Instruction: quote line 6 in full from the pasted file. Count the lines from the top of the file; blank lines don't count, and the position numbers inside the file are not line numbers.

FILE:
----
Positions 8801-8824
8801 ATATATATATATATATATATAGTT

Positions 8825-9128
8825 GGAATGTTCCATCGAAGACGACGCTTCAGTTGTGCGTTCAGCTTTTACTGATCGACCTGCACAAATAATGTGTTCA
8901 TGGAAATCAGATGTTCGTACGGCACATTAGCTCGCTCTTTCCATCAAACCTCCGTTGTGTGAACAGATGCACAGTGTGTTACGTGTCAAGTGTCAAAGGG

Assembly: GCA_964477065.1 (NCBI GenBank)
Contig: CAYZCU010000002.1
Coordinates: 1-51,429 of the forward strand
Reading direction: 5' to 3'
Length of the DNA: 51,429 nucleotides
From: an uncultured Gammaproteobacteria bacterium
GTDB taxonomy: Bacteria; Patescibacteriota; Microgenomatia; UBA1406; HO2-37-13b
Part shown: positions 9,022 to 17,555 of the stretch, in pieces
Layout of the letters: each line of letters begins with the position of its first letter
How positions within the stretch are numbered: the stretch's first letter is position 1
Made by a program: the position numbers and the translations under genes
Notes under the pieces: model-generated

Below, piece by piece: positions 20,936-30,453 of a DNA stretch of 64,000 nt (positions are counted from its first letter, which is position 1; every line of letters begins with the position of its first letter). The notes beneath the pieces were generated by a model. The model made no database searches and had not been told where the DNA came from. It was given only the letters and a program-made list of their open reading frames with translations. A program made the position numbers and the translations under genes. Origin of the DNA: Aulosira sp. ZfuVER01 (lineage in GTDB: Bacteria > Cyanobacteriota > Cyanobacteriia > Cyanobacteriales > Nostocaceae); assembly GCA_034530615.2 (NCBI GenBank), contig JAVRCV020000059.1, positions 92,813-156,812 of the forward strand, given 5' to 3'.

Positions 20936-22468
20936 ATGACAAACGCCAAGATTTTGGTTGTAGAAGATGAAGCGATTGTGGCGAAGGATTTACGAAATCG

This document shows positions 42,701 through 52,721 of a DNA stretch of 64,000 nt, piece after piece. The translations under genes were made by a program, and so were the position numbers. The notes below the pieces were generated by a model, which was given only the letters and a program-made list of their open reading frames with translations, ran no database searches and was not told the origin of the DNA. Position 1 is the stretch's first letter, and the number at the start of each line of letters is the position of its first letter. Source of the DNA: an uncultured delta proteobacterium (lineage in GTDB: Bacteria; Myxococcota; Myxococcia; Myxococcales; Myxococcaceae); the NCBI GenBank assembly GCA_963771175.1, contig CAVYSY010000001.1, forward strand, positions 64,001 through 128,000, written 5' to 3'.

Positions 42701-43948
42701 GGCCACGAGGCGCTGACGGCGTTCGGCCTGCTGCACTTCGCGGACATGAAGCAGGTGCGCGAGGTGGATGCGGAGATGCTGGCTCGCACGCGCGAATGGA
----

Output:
Assembly: GCA_964477065.1 (NCBI GenBank)